Everyday people feel sting of hatred
Newsday published news of a drop in reported hate crimes across Long Island [“Hate crime drop on LI,” News, March 20]. However, the article mentioned that advocacy groups are concerned that many hate crimes go unreported.
Two recent observations in my life confirm these concerns. One happened to an assistant in my physician’s office who is of Asian descent. She told me that a person screamed at her in the local supermarket to go back to her own country.
Another happened to a woman of Hispanic descent. She was spit at by a person screaming racial epithets from a moving car as she walked down the street. Both women were born here and are U.S. citizens.
Before we congratulate ourselves, we need to examine this serious problem from more than just a statistical viewpoint. Community policing should include an ear to the ground regarding what is happening to everyday citizens.
Jane Corrarino, Setauket
Legislators should reject cuts to EPA
Despite what new Environmental Protection Agency Administrator Scott Pruitt says, the truth is that global warming is caused by emissions from burning fossil fuels [“Doubt on warming,” News, March 10].
Pruitt’s claim that “there’s tremendous disagreement about the degree of impact” is simply false. But falsehoods, so-called alternative facts, are what we’ve come to expect from the Trump administration.
It’s obvious that President Donald Trump, Pruitt and some members of Congress deny climate change science to justify drilling every bit of oil and gas, which most scientists say must stay in the ground if we are to survive on a livable planet.
The carrot these deniers dangle, as always, is jobs. But we should not have to do jobs that dig our children’s graves when there are jobs to be had developing a renewable, clean energy economy.
We need all legislators to reject funding cuts to the EPA and work to strengthen, not undermine, policies that fight climate change. It’s time for our government to stop working for the fossil fuel industry and start working for us and our children.
Amy K. Posner, Lido Beach
Don’t ignore train crossing gates
Motorists need to treat railroad crossings no differently than a red light at a normal intersection [“LIRR train strikes van on track,” News, March 14]. I presume they would not drive through a red light.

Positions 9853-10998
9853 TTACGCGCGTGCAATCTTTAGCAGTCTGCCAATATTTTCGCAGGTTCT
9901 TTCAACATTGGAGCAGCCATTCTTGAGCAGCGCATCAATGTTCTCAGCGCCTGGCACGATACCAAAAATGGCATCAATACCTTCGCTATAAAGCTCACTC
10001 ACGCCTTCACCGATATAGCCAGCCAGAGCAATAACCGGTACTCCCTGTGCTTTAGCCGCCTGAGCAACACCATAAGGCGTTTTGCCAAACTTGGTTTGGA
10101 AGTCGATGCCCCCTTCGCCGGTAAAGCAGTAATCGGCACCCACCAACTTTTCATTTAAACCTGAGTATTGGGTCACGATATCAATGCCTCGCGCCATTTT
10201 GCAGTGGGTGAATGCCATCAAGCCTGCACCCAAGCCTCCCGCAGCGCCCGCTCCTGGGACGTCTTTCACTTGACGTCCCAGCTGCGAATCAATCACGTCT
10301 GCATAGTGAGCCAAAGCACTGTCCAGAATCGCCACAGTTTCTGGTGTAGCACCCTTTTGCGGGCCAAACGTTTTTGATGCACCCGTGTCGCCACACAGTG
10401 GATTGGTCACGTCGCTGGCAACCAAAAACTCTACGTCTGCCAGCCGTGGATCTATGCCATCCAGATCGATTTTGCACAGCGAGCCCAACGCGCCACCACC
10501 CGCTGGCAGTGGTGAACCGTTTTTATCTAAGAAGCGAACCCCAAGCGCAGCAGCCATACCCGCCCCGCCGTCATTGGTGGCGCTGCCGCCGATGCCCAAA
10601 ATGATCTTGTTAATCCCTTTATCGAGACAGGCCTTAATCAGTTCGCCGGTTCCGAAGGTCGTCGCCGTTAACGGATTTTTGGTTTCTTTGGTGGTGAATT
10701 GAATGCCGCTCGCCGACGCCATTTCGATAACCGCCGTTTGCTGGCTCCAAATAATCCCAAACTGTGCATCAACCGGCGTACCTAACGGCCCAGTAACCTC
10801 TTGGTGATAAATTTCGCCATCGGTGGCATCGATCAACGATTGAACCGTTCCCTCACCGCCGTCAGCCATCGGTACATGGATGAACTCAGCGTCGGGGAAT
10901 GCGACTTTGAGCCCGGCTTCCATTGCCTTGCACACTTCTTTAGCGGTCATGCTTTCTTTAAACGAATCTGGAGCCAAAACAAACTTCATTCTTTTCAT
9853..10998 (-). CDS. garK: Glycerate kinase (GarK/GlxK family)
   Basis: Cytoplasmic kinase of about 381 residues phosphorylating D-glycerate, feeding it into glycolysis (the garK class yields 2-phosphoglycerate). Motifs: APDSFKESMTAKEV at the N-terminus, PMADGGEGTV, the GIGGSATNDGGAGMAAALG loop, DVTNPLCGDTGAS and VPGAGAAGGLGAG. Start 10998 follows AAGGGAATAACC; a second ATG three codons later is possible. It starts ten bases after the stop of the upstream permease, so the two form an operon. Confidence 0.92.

My experience tells me that the wait period, from the time the barricades come down to the time they rise, is often no different from waiting at a red light at many busy intersections.
Michael C. Lefkowitz, East Meadow
Suspicious about firing of Bharara
I was deeply disappointed by the termination of Preet Bharara as U.S. attorney for the Southern District [“Final office visit for fired Bharara,” News, March 14].
Bharara demonstrated integrity and courage, which we need badly. He didn’t seem to have a partisan political agenda in selecting his cases for prosecution. One can only wonder why President Donald Trump reneged on his promise to keep Bharara in the job. Could it be because the Trump organization is headquartered within the district Bharara oversaw?
As the questions grow regarding Trump’s business interests and potential conflicts with his presidency, it wouldn’t be surprising if he wanted someone more controllable in that job. Draining the swamp seems to be one more area in which Trump has been willing to put his own interests ahead of those of the public.
Cynthia Lovecchio, Glen Cove
Federal gov’t should use zero-base budget
I keep hearing that the rate of increase in the federal budget is slowing. But it’s still an increase [“Vow to fight NYPD cuts,” News, March 20].
Why is it assumed that existing budget-line items are still needed? The federal government should return to zero-base budgeting, which would require that each budget line item be reviewed and justified as needed. There has to be much dead wood that, once exposed, could be eliminated. I’m sure that if this were done, the savings would be great.
William J. Van Sickle, Brentwood